An obvious place to start would be the Radio Astronomy frequency allocation between 25.55 and 25.67 MHz as these frequencies should theoretically be free of all other radio transmissions. But it seems the frequency of preference for catching the latest bursts from Jupiter is actually 20.1 MHz, which is the frequency selected by NASA's Radio Jove project. From a radio spectrum perspective this is a relatively odd choice of frequency (e.g compared to the theoretically clean Radio Astronomy allocation). At an international level, frequencies around 20.1 MHz are allocated primarily to the fixed service, with a secondary allocation to mobile services. A quick scan of the Globaltuners database shows AT&T usage on 20.095 MHz and US Civil Air Patrol on 20.107 MHz. However, it seems that the signals from Jupiter at higher frequencies are much weaker, even by the time 25 MHz is reached.

radio jove antennaSo what do you need to listen to these mysterious signals? A simple short-wave radio should do the job, however it is said that there are two additional things which need to be done in order to tune in to Jupiter:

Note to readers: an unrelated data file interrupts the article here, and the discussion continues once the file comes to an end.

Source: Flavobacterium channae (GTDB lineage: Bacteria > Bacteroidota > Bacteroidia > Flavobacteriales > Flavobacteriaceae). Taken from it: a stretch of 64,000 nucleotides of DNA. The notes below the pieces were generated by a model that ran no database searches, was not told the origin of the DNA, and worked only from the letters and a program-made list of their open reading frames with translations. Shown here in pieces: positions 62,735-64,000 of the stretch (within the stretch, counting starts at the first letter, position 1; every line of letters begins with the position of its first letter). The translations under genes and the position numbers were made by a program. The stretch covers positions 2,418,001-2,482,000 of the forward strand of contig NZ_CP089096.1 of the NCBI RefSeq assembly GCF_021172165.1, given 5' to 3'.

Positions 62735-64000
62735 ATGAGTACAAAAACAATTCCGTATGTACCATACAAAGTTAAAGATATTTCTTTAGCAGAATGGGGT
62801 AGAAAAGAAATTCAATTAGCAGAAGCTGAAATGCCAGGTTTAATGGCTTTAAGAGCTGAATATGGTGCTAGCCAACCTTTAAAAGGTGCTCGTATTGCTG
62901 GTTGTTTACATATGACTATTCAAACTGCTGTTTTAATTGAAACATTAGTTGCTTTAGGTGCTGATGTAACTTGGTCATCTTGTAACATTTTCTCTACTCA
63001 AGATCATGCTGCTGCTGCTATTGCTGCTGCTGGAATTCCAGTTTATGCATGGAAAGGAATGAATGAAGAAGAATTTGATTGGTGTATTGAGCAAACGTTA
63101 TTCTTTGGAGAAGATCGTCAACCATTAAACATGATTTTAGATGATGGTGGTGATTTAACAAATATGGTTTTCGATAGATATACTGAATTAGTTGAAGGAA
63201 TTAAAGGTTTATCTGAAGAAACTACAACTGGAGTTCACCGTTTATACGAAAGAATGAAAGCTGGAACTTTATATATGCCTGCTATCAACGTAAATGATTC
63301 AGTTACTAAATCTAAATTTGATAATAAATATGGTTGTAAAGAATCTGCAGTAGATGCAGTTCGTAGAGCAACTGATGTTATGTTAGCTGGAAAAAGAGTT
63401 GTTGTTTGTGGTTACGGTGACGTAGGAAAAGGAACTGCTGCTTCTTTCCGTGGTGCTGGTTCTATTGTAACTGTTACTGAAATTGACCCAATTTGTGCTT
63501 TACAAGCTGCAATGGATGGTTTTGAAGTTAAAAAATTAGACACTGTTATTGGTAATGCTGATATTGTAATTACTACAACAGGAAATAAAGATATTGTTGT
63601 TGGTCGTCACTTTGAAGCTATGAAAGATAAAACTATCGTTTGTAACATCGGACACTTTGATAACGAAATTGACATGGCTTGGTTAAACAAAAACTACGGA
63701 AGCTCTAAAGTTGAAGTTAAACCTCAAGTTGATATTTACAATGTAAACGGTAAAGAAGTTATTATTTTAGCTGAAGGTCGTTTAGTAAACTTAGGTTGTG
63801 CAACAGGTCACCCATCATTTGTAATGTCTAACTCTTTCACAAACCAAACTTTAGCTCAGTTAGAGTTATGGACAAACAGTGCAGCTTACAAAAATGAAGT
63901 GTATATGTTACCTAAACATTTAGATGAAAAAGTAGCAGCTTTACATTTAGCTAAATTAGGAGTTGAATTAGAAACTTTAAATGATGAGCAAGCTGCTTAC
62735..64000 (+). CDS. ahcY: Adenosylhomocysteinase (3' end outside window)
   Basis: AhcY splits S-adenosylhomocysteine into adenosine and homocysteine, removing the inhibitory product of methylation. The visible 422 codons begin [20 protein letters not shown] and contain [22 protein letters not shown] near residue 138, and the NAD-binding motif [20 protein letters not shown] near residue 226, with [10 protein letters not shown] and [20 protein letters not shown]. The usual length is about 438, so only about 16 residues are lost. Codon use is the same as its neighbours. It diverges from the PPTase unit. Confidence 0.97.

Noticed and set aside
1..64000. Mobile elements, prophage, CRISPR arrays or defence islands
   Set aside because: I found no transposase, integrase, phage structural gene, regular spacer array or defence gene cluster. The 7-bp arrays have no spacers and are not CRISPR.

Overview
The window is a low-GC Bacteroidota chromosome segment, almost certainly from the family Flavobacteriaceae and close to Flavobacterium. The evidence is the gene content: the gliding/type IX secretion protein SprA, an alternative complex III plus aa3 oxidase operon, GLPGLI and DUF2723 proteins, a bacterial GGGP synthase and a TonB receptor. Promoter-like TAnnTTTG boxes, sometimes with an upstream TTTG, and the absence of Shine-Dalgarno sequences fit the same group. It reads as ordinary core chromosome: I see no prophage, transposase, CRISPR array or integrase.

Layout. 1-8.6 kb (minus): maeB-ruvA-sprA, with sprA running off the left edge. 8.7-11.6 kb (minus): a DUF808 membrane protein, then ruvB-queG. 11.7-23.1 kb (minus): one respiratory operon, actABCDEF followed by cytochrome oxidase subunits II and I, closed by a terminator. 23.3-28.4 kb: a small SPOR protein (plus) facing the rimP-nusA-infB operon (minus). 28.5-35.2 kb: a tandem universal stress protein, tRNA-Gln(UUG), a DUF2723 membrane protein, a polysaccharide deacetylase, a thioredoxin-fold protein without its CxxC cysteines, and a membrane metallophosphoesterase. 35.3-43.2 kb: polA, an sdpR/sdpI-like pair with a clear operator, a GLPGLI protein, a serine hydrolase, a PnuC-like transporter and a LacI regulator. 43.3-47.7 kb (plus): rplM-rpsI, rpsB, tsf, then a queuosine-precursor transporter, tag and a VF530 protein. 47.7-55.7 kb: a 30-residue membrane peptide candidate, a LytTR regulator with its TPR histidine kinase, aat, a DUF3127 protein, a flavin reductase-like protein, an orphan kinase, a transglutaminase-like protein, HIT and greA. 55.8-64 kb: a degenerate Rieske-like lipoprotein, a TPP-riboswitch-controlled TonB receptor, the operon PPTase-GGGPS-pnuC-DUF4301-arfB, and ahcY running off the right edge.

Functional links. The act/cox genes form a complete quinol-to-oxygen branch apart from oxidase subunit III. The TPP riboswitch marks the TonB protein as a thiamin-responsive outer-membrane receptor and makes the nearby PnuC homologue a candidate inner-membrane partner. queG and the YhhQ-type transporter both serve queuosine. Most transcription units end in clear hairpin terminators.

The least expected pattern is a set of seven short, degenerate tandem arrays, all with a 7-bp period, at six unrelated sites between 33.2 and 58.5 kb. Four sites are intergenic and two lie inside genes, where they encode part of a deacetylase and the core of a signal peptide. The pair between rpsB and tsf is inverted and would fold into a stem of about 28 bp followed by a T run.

• Turn off the AGC (automatic gain control) on the receiver. The AGC apparently tends to mask the bursts. A software radio is ideal for this.
  • Build a simple directional antenna.

The latter of these is the most difficult. A two-element array is what the experts say is needed, and at 20 MHz, this is roughly 8 metres (26 feet) square as the diagram on the right shows.

Notwithstanding a lack of the correct antenna, Wireless Waffle sought to attempt to receive Jovian radio signals using a short-wave receiver and a normal short-wave antenna (not the fancy two-element arrangement). Sadly, our attempts did not yield any L or S bursts that could be definitively identified as transmissions from Jupiter. We did however manage to receive:http   allbum it  ash girl from mars remixSo though we failed to receive any Jovian signals, we did receive some jovial ones and therefore maybe it wasn't such a pointless exercise as at first it might have seemed! Why not give it a go yourself and let us know how you get on?